When I made a list of desired feature the logging library should provide, this is what I got:

  • It was a must to have a good GUI based viewer that allowed me to filter logs by different criteria: category, priority (info, error, debug, warn…), message content, etc.

  • I needed some way to group related logs so that I could distinguish what logs were part of a certain complex operation. I decided to support the NDC concept Log4j supports. Of course, the GUI viewer allows NDC filtering.
  • I needed to log arbitrary objects and see them as nicely highlighted JSON. And, of course, I should be able to search any value in the logged objects with a viewer.

  • I needed an easy way to format log messages, avoiding hand-made concatenations and formating as much as possible.

  • I wanted it to be extensible, meaning I should be able to add support for things such as remote logging, to define new ways to format messages, etc.

  • I wanted it to be easy to use and familiar to users of popular log libraries for other languages, such as log4j, logback, etc. Log4js-ext closely resembles log4j.

  • And, of course, I needed robustness. This means, among other things, lots of automated tests.

In the end, I decided the best thing I could do was to implement my own utility. It is a small project, worth 3 or 4 days of work to have it fully tested and production ready, and therefore feasible.

Now that the project is finished, the standard log viewer looks like this -well, much better, due to image scaling!

Standard log viewer

If you don’t like this, you can get things logged to your browser console (or both). This is what it looks like for Chrome:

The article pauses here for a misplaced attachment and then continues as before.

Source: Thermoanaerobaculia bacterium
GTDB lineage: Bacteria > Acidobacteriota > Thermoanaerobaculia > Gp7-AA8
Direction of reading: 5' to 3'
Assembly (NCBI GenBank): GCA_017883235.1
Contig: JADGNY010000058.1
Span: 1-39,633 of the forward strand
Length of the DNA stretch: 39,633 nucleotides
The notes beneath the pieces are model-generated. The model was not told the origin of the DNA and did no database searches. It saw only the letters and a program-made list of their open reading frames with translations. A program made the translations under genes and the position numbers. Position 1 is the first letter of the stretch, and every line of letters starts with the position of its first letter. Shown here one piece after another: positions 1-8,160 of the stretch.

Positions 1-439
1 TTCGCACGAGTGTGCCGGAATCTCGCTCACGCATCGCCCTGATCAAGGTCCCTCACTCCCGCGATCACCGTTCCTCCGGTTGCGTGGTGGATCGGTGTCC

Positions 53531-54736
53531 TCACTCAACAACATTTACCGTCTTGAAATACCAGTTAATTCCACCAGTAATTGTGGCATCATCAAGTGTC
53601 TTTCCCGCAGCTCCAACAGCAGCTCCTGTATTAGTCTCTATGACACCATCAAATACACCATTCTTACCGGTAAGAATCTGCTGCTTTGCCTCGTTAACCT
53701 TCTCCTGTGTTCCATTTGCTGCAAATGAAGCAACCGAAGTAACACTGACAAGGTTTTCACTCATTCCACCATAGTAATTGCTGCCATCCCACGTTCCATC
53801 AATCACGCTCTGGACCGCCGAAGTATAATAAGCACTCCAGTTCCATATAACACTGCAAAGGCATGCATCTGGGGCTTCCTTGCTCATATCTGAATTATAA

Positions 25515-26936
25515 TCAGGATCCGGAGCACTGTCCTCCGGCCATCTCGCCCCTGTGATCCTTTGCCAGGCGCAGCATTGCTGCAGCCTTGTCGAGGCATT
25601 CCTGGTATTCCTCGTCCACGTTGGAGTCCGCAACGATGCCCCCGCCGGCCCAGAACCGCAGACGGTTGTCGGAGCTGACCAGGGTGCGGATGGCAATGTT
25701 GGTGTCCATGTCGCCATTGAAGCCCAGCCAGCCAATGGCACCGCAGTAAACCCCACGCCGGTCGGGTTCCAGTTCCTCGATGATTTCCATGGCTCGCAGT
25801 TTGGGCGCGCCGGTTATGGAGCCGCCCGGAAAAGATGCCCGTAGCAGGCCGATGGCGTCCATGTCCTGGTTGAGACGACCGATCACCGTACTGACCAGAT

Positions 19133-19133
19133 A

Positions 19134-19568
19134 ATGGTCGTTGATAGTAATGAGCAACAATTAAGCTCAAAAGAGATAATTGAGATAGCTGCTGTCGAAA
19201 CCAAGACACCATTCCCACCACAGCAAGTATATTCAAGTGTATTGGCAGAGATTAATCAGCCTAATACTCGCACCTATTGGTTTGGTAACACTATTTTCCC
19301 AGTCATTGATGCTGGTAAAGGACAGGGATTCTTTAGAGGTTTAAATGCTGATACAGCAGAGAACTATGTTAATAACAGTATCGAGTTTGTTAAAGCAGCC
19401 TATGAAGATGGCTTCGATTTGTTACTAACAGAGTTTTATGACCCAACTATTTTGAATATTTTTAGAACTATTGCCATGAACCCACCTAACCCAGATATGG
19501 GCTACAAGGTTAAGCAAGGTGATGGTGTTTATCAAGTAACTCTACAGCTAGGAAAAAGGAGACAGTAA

Log output in Chrome's console

I hope you notice the object logging capability built-in, just look at the last logging entry in both viewers. What’s nice is that you can search for values in the logged object, a must when you have tons of logging output.

I would like to thank the author of the JSON highlighter I used to make the logged object output more readable, though I don’t know who he is. I just found the code here, so I’ll assume the guy that gave the answer is the author. Again, thanks a lot!

The version 0.9 of the library is available in GoogleCode.

The library is quite robust, and it has more than 25 automated JsTestDriver tests (it is small, to be true), but I decided to publish a 0.9 version to get some feedback before committing to a 1.0 version.

I expect to have 1.0 out as soon as possible, as the only things missing are some healthy extra user feedback and some code refactoring I’m undertaking right now.

Tests with JsTestDriver

BTW, here are the JsTestDriver test reports, I just can’t help it…

The test results for version 0.9

I have to say that I find JsTestDriver very interesting. I have still not selected my definitive TDD tool for Javascript, but JsTestDriver is a strong contender right now.